While this blog is starting to get a good following, I would love to get more readers and encouraging me to keep writing. If you feel that my blog is interesting I would be very grateful if you would vote for me in the category of best blog at the NetGuide Web Awards. Note that the form starts each site with www whereas my blog doesn’t and is of course http://luigicappel.wordpress.com.

Thanks so much for your support:)

What sort of radio do you want in your car, HD or Satellite?


In the US, the debate is on as to whether the new in car entertainment systems should include both HD and Satellite radio. The main thing that HD Radio will bring is greater quality in the signal and potentially more information about what you are listening to. Of course the quality does require that you have a good signal and in a country made up of volcanic rock in many places, the signal may not be great, so it may be that dropout still occurs in places.

I’m all for quality and given that you are sitting between the speakers, track separation and stereo effects are often more enjoyable than listening to the stereo at home. On the other side we already have RDS and certainly in New Zealand until recently most stations have only broadcast their station ID on RDS. ZM is one of the few that have given us some service. On the odd occassion that I do listen to the radio, it is my favourite so I can find out what the track or band is that I am listening to. With distraction laws coming, it could be that the driver will not be permitted to see more than that anyway.

They mention being able to view Real Time Traffic information on HD Radio. This is really just hype. You can already get LED displays for RDS TMC, but the reality is that the messages about traffic come from 1590 different categories and the sheer volume, without it being disseminated for car navigation relevance would make it just one more distraction. You don’t need to know that there are 63 sets of road works on the other side of the city do you?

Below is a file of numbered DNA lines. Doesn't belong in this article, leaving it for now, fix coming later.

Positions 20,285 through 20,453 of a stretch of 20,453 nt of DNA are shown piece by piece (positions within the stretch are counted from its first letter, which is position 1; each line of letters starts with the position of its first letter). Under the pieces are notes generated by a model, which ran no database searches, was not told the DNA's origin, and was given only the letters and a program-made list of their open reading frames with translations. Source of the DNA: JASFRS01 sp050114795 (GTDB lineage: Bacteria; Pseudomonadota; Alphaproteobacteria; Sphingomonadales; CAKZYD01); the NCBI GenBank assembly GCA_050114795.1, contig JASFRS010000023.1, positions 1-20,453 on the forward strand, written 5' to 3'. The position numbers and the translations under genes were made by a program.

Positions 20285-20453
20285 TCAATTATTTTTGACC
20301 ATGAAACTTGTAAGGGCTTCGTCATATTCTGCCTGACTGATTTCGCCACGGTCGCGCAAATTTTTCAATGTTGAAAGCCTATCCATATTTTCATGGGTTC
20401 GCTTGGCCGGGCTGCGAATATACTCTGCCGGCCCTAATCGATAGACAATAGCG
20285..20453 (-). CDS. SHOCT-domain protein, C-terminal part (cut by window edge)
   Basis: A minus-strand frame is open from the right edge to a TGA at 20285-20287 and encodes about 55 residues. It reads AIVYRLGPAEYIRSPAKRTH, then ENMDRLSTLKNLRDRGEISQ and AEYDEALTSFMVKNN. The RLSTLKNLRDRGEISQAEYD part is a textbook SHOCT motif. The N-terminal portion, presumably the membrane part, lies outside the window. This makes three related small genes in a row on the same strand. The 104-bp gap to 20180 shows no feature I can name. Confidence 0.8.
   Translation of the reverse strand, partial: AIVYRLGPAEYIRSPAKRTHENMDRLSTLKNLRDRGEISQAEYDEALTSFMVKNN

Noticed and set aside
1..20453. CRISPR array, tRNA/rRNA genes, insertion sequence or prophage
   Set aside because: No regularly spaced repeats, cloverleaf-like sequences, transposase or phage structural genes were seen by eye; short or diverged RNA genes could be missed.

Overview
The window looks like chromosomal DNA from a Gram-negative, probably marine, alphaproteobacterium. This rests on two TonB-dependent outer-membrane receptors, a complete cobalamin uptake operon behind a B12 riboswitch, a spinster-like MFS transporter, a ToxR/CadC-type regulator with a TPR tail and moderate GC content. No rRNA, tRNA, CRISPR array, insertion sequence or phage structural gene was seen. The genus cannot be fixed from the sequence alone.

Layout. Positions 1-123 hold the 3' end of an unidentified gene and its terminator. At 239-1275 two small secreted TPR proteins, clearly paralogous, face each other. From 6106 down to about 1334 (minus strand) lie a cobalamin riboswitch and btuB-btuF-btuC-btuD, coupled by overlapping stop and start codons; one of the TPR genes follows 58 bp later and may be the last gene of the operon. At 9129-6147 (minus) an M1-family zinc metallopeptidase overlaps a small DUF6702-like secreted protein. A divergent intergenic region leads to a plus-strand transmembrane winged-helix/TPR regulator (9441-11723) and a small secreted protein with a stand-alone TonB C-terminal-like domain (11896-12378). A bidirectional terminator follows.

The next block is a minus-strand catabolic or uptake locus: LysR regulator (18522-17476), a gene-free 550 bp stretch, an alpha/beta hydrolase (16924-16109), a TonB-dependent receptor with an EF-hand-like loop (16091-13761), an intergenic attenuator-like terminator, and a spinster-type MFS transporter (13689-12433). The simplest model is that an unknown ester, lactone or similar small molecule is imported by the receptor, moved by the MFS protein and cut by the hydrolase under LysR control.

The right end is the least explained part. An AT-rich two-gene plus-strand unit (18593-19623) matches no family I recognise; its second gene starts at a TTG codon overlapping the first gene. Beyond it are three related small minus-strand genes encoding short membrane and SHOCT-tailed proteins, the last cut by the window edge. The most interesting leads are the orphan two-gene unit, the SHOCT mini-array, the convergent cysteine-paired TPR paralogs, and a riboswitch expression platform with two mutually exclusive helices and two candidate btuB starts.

They have been testing HD radio in New Zealand for quite some time, so I guess it will be here commercially before to long, and just like HD TV which is being pushed aggressively right now, it will generate more business for appliance stores. Of course many cars these days come with custom dash setups and there are no DIN Slots (the traditional cavity in your dash where you can mount the car stereo of your choice, rather than the cheap and nasty one the car manufacturer installed to keep costs down. So for many of us there is really no choice.

I hardly ever listen to the radio at all any more. I use my car stereo to receive podcasts from my iPod so that I can choose what to listen to, rather than 47 versions of the same stations of Classic Hits, Talk-back and Hip Hop / R&B.

Satellite Radio is a different story entirely and I would expect local stations to be very worried about this, because it really gives people serious choice as to what they want to listen to. When I was in Florida last year, the shelves in the appliance stores where full of digital radio receivers.